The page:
Jul 21, 2023

Finding game-changing superconductors with machine learning tools

Posted by in categories: biotech/medical, nuclear energy, robotics/AI, supercomputing

Superconductors—found in MRI machines, nuclear fusion reactors and magnetic-levitation trains—work by conducting electricity with no resistance at temperatures near absolute zero, or −459.67°F.

The search for a conventional superconductor that can function at room temperature has been ongoing for roughly a century, but research has sped up dramatically in the last decade because of new advances in (ML) using supercomputers such as Expanse at the San Diego Supercomputer Center (SDSC) at UC San Diego.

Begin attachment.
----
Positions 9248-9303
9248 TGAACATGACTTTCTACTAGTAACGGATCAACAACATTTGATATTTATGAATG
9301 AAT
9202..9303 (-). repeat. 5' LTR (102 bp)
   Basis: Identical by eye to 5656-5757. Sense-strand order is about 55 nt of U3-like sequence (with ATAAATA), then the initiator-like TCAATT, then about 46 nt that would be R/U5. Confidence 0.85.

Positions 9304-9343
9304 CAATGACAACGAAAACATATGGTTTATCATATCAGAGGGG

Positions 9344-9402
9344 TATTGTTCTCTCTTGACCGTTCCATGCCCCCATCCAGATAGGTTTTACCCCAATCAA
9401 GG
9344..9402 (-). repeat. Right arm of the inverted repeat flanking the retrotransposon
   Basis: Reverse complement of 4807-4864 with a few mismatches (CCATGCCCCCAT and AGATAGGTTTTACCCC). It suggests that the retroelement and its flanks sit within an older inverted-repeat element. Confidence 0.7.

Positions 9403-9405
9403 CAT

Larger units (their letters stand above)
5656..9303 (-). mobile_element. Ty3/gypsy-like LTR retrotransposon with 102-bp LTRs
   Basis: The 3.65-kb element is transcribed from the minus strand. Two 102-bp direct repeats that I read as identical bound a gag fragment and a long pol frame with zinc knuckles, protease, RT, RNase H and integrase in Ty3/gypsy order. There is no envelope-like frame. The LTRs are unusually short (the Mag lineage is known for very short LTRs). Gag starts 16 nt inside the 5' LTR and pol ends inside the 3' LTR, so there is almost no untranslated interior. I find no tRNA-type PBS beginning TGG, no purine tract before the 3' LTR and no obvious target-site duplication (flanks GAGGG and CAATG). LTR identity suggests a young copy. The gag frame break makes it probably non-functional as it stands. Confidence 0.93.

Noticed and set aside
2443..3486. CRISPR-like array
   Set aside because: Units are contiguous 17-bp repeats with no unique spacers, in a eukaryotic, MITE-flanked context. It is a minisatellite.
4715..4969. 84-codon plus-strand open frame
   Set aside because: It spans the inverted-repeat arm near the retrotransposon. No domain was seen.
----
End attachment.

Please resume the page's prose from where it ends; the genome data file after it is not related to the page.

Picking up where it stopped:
Most recently, Huan Tran, a senior research scientist at Georgia Institute of Technology (Georgia Tech) School of Materials Science and Engineering, has worked on Expanse with Professor Tuoc Vu from Hanoi University of Science and Technology (Vietnam) to create an artificial intelligence/machine learning (AI/ML) approach to help identify new candidates for potential superconductors in a much faster and reliable way.

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